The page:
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Revenge of the Yankees!
Great Britain Dominates The U.S. In San Diego
By Vince Barr

Vince Barr Photo
Vince Barr

The setting for this year's first round World Group Davis Cup encounter with Great Britain was in San Diego, California, at the home of Major League Baseball's San Diego Padres, PetCo Park. U.S. Davis Cup Captain Jim Courier was counting on big (6'10") John Isner to lead the way in the tie, followed by Sam Querrey and the two Bryan Brothers. Jim said that the choice of surface was a unanimous team decision. However, given the expected closeness of this tie, with British # 1 Andy Murray possibly playing two singles matches as well as the doubles point, the thought was that clay would give the Bryan Brothers the edge over whomever they faced in doubles.
Playing well on clay for a U.S. squad is a relatively new phenomenon. In the 1990s when the Greatest Generation (Sampras, Agassi, Courier & Chang) was dominating the tour and winning all those grand slam tournaments, playing well on dirt was almost an afterthought. As this downloadable table US Davis Cup Ties On Clay Since 1990 illustrates, from 1990-1999, U.S. Davis Cup squads won 25 matches on clay while losing only 10 times for a winning percentage of 71.4%. Just under half of those wins (12) came on the racquets of Andre Agassi, Michael Chang or Jim Courier; the last three American men to win the French Open. Four of the remaining 13 wins came from Pete Sampras, who was not known for his prowess on clay. However, one of Pete's clay Davis Cup wins was for the ages when he survived serious leg cramps in the 1995 finals against Russia in Moscow. It is not a stretch to say that he won the finals tie by himself, accounting for two singles wins along with the doubles rubber with Todd Martin. Perhaps most impressive from that run in the 1990s was the fact that 15 of the 25 wins (60%) came on foreign soil where the surface was chosen by the home team with the view that the U.S. game was not well suited to play on clay.
Then, in the first decade of the 21st century, American men suddenly forgot how to win on clay in Davis Cup, going 17-23 for a dismal winning percentage of only 42.5%. All 17 of those wins, from 2000-2009, came on away ties which tells you that whenever the U.S. had the opportunity to choose the surface, clay was not seriously considered. In fact, going all the way back to 1981, which is the furthest DavisCup.com has historical records for, there is not one instance of a home tie for the U.S. being played on either indoor or outdoor clay, prior to the first round this year. Recent results on dirt were very encouraging, which was one reason the U.S. chose clay to play the first round of Davis Cup. The U.S. squad had won three of the previous four ties on clay, all away matches. Two of the three were first round Davis Cup ties: (1) in 2011 in Santiago, Chile and (2) in 2012 in Fribourg, Switzerland, against a Roger Federer-led Swiss team playing at home. The third away clay win was in the quarterfinal round in 2012 at the Monte Carlo Racquet Club against Jo-Wilfried Tsonga's French team. Their only loss (in the last four clay ties) was in Spain in the semifinals of 2012. John Isner had a 5-5 record on clay in Davis Cup matches (since 2010) and that run included the shocking upset of Roger Federer in Switzerland in 2012. However, even in those five losses, he played exceptionally well, going to four or five sets (thus avoiding a straight set loss). In other words, Isner was very competitive when he lost clay Davis Cup rubbers.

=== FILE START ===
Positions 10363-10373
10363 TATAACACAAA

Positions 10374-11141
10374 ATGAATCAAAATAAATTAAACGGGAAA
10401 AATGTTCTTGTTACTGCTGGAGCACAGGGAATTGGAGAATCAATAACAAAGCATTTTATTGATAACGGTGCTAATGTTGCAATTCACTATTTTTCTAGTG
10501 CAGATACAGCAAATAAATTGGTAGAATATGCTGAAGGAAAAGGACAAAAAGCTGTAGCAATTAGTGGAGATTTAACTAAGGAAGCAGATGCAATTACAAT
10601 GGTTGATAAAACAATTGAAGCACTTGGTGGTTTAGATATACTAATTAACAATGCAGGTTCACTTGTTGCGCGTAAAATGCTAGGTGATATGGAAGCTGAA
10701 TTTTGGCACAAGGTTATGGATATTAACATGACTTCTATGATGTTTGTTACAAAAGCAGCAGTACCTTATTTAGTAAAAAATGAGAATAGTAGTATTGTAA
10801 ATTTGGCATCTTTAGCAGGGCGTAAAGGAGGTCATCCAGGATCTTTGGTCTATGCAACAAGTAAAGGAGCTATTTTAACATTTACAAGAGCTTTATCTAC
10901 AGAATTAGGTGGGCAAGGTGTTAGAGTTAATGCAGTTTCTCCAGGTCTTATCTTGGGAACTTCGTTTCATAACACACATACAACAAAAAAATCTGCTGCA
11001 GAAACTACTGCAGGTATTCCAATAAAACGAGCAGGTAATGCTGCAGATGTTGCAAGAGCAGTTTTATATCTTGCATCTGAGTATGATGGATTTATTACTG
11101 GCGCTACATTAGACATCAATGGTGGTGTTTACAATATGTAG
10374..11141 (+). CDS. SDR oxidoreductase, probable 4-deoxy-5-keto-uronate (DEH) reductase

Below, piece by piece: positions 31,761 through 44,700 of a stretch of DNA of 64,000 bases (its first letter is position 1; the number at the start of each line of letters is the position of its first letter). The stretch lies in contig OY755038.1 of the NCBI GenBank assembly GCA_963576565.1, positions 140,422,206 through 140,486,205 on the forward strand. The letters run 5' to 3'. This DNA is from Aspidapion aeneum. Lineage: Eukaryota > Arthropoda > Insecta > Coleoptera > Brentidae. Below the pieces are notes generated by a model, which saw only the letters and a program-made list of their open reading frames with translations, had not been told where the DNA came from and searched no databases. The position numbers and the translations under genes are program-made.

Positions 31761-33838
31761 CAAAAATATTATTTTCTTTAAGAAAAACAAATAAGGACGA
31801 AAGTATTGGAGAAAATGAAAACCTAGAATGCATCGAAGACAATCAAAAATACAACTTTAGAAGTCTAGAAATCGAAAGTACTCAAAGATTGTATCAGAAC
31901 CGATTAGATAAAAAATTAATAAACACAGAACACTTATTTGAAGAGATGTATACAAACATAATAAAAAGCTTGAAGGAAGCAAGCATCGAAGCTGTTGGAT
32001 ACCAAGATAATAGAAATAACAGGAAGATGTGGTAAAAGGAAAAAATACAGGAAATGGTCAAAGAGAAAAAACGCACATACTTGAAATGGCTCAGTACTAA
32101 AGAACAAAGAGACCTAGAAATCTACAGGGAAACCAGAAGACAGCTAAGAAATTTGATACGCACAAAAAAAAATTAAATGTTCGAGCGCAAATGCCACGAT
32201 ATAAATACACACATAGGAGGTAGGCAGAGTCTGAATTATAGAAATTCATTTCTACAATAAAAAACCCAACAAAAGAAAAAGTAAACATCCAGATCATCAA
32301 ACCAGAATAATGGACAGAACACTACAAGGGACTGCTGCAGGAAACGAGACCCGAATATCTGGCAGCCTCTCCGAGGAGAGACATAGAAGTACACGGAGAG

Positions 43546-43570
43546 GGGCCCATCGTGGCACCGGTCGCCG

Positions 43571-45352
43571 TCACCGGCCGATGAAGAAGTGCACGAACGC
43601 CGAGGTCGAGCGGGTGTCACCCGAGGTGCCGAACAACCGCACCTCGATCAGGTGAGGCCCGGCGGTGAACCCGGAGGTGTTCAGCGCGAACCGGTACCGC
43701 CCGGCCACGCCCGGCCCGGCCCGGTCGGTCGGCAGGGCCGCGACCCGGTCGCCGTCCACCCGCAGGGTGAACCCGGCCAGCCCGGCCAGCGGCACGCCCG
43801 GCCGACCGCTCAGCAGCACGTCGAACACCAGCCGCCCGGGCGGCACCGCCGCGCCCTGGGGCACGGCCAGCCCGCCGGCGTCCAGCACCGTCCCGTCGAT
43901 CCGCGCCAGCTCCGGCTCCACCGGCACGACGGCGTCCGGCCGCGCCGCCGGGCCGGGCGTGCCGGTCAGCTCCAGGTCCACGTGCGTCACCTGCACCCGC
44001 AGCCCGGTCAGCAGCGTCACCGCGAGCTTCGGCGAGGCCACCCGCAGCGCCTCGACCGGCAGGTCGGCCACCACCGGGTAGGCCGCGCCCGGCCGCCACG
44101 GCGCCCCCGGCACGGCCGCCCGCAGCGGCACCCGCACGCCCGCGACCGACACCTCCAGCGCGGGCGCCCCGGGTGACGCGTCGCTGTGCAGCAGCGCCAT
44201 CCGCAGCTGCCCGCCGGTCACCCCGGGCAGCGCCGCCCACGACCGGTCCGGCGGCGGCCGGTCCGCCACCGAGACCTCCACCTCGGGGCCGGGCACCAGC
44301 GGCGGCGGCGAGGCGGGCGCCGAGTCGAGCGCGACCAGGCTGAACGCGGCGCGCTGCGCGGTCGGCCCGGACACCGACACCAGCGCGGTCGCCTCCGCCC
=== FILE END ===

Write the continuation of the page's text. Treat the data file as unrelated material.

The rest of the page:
Coming in to the San Diego tie with the ranking of # 13 (as of the January 27th, 2014 rankings which was the most current list at the time of the January 31 - February 2nd tie in San Diego), Isner was expected to shoulder the load of expectations befitting the top-ranked American man. When he was not available to play due to a high right ankle sprain suffered in his first round loss at this year's Australian Open, American hopes for winning in San Diego went on life support. This is directly attributable, in my opinion, to the lack of depth in the pipeline of American men's tennis. The second highest-ranked American man was Sam Querrey (at # 49) and he was already on the team. It did not help that Isner's replacement, Donald Young, was playing in his first live Davis Cup rubber on a surface that he has not performed well on (one win against 11 losses prior to his match-up with Andy Murray in San Diego).
Come to think of it, there really is no surface on the ATP Tour that Young has done well on and that is a criticism based on his results alone, not reflective of any animosity on my part towards the young American player. For the record, I like Young; I just wish that he played well more frequently to climb in the rankings and contend for grand slam championships. That being said, there really is no surface that Young plays especially well on given the fact that he has been highly inconsistent on the ATP Tour. Excluding this year, he had a 34-65 career win / loss record on hard courts (34.3%); 4-11 on grass (26.7%), 11-16 on an indoor court (40.7%) and no titles on the ATP Tour level whatsoever, regardless of surface. Unfortunately for Young, his first match in live Davis Cup competition was against Andy Murray, which is not exactly the way you would want to draw it up for a young player trying to gain some much-needed confidence as well as experience playing at the tour level. He had managed to beat Murray on one previous occasion in their first head-to-head match at Indian Wells, CA in the 2011 event's Round of 64, 7-6 (4), 6-3. But in the other two matches that they had played that year, Young lost in straight sets in both the U.S. Open (Round of 16; 2, 3 & 3) and in the Bangkok finals, 2 & 0.
Murray was asked about the differences of having to face Young on short notice rather than Isner, who was originally planning on playing. "Well, one guy is 6'10, the other is 6'0"; one guy is a lefty while the other is a righty. So, it's different," Murray noted. Donald did have one career win against Murray with that coming in their very first encounter, at Indian Wells in 2011. One factor that certainly helped Young beat Murray there was converting on 80% of his break point opportunities (4 of 5) while another key was winning his second return point opportunities (71% on 28 of 39 such points) whereas Murray only managed to convert 53% of such chances when he played second return points (15 of 28). At the 2011 U.S. Open, Murray broke Young's serve nearly at will, winning eight of his 11 chances (72%) while Young was successful on only three of five such chances (60%).